Labour and Delivery

Labour and delivery normally occur between 37 and 42 weeks gestation. 

There are three stages of labour:

  • The first stage is from the onset of labour (true contractions) until 10cm cervical dilatation.
  • The second stage is from 10cm cervical dilatation to delivery of the baby.
  • The third stage is from delivery of the baby to delivery of the placenta.

 

Prostaglandins

Prostaglandins act like local hormones, triggering specific effects in local tissues. Tissues throughout the entire body contain and respond to prostaglandins. They play a crucial role in menstruation and labour by stimulating contraction of the uterine muscles. They also have a role in the ripening of the cervix before delivery.

One key prostaglandin to be aware of is prostaglandin E2Pessaries containing prostaglandin E2 (dinoprostone) can be used to induce labour.

 

Braxton-Hicks Contractions

Braxton-Hicks contractions are occasional irregular contractions of the uterus. They are usually felt during the second and third trimester. Women can experience temporary and irregular tightening or mild cramping in the abdomen. These are not true contractions, and they do not indicate the onset of labour. They do not progress or become regular. Staying hydrated and relaxing can help reduce Braxton-Hicks contractions.

 

First Stage

The first stage of labour is from the onset of labour (true contractions) until the cervix is fully dilated to 10cm. It involves cervical dilation (opening up) and effacement (getting thinner from front to back). The “show” refers to the mucus plug in the cervix, that prevents bacteria from entering the uterus during pregnancy, falling out and creating space for the baby to pass through.

The first stage has three phases:

  • Latent phase: From 0 to 3cm dilation of the cervix. This progresses at around 0.5cm per hour. There are irregular contractions.
  • Active phase: From 3cm to 7cm dilation of the cervix. This progresses at around 1cm per hour, and there are regular contractions. 
  • Transition phase: From 7cm to 10cm dilation of the cervix. This progresses at around 1cm per hour, and there are strong and regular contractions.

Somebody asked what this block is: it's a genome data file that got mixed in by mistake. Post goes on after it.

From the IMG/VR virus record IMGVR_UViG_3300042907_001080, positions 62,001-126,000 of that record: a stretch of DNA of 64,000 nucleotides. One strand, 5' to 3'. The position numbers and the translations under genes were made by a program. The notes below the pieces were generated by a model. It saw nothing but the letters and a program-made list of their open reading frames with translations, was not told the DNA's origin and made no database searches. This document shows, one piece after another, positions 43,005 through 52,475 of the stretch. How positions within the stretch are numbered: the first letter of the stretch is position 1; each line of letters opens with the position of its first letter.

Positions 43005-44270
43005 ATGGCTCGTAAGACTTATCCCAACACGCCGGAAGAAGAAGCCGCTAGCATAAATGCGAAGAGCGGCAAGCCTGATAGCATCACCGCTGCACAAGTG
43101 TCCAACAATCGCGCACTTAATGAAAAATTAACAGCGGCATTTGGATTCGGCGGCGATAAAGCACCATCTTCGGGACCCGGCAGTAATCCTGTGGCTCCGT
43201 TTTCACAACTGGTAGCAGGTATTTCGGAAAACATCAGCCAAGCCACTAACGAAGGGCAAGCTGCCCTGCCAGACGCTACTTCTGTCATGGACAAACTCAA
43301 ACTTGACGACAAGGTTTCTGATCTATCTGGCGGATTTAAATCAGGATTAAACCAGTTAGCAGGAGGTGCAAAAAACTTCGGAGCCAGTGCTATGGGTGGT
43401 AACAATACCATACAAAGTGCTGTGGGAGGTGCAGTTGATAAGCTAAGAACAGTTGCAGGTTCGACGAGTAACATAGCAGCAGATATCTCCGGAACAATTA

Second Stage

The second stage of labour lasts from 10cm dilatation of the cervix to delivery of the baby. The success of the second stage depends on “the three Ps”: powerpassenger and passage

Power: the strength of the uterine contractions. 

Passenger: the four descriptive qualities of the fetus:

  • Size: particularly the size of the head as this is the largest part. 
  • Attitude: the posture of the fetus. For example, how the back is rounded and how the head and limbs are flexed.
  • Lie: the position of the fetus in relation to the mother’s body:
    • Longitudinal lie – the fetus is straight up and down.
    • Transverse lie – the fetus is straight side to side.
    • Oblique lie – the fetus is at an angle.
  • Presentation: the part of the fetus closest to the cervix:
    • Cephalic presentation – the head is first.
    • Shoulder presentation – the shoulder is first. 
    • Breech presentation – the legs are first. This can be:
      • Complete breech – with hips and knees flexed (like doing a cannonball jump into a pool)
      • Frank breech – with hips flexed and knees extended, bottom first
      • Footling breech – with a foot hanging through the cervix

Passage: the size and shape of the passageway, mainly the pelvis. 

 

Cardinal Movements of Labour

There are seven cardinal movements of labour:

  • Engagement
  • Descent
  • Flexion
  • Internal Rotation
  • Extension
  • Restitution and external rotation
  • Expulsion

 

Descent

Obstetricians describe the position of the baby’s head in relation to the mother’s ischial spines during the descent phase. Descent is measured in centimetres, from: 

  • -5: when the baby is high up at around the pelvic inlet
  • 0: when the head is at the ischial spines (this is when the head is “engaged”) 
  • +5: when the fetal head has descended further out

 

Third Stage

The third stage of labour is from the completed birth of the baby to the delivery of the placenta.

Physiological management is where the placenta is delivered by maternal effort without medications or cord traction.

Active management of the third stage is where the midwife or doctor assist in delivery of the placenta. Active management shortens the third stage and reduces the risk of bleeding. Haemorrhage, or more than a 60-minute delay in delivery of the placenta, should prompt active management. Active management can be associated with nausea and vomiting

Active management involves giving a dose of intramuscular oxytocin to help the uterus contract and expel the placenta. Careful traction is applied to the umbilical cord to guide the placenta out of the uterus and vagina. 

 

Last updated May 2020
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